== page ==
Economic Survey calls for amendment to anti-graft law

New Delhi, Feb 26 (IANS) The 2015-16 Economic Survey on Friday recommended amendments to the anti-corruption law, pointing out that civil servants in the recent past were reluctant to take decisions primarily due to certain statutory provisions.

“There is a widely held perception, both within the civil service and outsiders who interact with the government, that civil servants have in recent times become increasingly reluctant to decide issues quickly and firmly… this has consequences for the economy,” the survey said.

The survey said it can be stemming from “gaps in capacity, training and specialised knowledge in dealing with certain kinds of economic issues” as well as rigorous “external oversight mechanisms”.

However, the survey said, the most important reason for this non-decision making at bureaucratic level is “certain provisions in the anti-corruption law the way they have been used in recent years”.

The survey recommended amendments to the Prevention of Corruption Act, a bill for which is pending in the Rajya Sabha.

“Good public administration and sound policy-making requires that public servants take decisions in public interest and, in particular, without fear or favour (a phrase which finds place in the oath of office for ministers).”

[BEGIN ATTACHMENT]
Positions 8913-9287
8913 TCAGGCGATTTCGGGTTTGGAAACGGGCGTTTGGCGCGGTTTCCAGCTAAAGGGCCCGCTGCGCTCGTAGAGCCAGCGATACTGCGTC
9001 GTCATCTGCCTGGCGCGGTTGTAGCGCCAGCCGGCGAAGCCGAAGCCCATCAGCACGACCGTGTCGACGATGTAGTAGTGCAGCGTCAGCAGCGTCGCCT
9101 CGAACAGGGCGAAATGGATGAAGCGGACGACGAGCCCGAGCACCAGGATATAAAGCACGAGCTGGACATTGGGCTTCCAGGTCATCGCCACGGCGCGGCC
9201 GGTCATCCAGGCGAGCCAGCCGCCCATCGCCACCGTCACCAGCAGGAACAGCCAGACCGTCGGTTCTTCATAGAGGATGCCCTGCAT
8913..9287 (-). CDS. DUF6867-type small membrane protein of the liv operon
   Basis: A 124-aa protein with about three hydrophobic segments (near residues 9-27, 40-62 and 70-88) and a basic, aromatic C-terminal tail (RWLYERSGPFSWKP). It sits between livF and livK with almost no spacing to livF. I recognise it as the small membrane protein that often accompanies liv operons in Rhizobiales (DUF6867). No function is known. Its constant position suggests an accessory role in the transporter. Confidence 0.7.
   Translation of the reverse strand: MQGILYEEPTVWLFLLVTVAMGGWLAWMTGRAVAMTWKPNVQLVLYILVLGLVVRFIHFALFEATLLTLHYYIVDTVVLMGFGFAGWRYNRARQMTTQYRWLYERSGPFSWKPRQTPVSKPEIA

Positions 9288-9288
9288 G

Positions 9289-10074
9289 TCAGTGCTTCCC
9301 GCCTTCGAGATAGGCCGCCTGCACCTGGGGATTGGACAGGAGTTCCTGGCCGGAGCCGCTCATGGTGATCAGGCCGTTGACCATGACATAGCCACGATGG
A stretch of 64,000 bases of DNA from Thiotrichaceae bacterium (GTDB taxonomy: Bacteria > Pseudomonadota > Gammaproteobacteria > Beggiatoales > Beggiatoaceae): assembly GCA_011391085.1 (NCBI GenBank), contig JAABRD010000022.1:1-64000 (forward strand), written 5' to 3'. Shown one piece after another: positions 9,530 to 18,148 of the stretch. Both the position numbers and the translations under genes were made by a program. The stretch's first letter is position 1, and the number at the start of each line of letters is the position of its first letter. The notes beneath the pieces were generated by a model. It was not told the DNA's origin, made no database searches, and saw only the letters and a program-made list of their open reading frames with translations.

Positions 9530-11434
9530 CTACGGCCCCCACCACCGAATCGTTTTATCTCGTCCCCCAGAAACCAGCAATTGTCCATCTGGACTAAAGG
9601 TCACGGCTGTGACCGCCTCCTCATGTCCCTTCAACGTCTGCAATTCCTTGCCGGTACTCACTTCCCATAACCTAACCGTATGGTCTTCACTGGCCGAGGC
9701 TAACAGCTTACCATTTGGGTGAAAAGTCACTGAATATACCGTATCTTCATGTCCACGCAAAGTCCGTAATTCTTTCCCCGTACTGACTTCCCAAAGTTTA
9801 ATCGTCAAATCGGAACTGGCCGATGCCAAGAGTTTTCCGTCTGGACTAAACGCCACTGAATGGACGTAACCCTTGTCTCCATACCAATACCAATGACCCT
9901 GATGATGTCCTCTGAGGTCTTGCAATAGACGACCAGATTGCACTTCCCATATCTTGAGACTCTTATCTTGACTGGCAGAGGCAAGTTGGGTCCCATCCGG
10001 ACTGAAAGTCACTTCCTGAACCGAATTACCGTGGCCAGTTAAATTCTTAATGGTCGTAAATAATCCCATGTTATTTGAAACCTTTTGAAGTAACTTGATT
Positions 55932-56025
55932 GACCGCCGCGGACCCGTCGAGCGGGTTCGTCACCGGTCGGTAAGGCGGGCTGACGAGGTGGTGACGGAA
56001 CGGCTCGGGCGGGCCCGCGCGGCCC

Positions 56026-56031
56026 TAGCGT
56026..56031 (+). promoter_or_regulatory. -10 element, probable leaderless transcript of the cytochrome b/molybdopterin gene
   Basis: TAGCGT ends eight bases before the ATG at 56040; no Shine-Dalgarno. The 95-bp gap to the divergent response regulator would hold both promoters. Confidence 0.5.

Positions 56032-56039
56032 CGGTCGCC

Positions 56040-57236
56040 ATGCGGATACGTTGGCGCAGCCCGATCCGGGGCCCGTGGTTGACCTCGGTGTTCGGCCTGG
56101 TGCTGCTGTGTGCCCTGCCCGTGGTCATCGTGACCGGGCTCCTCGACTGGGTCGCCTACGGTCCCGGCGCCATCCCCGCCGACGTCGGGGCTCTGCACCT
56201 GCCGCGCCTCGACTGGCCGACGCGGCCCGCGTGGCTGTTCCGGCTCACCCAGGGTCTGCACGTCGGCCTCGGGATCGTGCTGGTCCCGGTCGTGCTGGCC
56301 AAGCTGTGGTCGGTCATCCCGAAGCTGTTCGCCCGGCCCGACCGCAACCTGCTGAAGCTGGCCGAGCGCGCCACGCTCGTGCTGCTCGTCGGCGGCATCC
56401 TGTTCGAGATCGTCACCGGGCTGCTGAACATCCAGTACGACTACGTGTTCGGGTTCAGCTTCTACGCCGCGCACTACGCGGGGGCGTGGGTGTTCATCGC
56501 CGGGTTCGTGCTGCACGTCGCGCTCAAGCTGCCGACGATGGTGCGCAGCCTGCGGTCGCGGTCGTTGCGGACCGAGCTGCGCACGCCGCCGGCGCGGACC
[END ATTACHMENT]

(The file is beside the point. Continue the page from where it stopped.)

“There is a credible perception that well-intentioned but draconian legal provisions seeking to prevent decision-making with favour, seem to be resulting in decision-taking with fear. Some provisions of anti-corruption law seem to scare the honest without deterring the corrupt,” the survey said.

Highlighting the shortcomings of the Prevention of Corruption Act, the survey said that in a bid to tighten the anti-corruption law, the new PCA added a provision in Section 13(1)(d)(iii) according to which a public servant is said to commit the offence of criminal misconduct if he/she, while holding office as a public servant, obtains for any person any valuable thing or pecuniary advantage without any public interest.

“Because the definition does not include words like ‘corruptly’ or ‘wrongfully’, this offence has no requirement of mens rea or guilty intent – it is an ‘absolute offence’.

“Since the law does not require the public servant to have had any improper motive, even a benefit conferred inadvertently is sufficient to be prosecuted. For example, suppose an honest public servant makes, in good faith, an error of judgement and undervalues an asset which is being disinvested,” the survey said.

It also questioned whether public interest was served by this approach, and said “in tackling corruption, two kinds of error may arise – Type I error where the corrupt may escape; and Type II error where an innocent person may be falsely accused of corruption”.

The survey said an “extremist approach” to reducing Type I increases the chance of a Type II error.

“From an economic point of view, the loss to the public from the Type II error and the policy and implementation paralysis it promotes, is far larger,” the survey said calling it a “draconian section” which is hurting the public more than it is helping.

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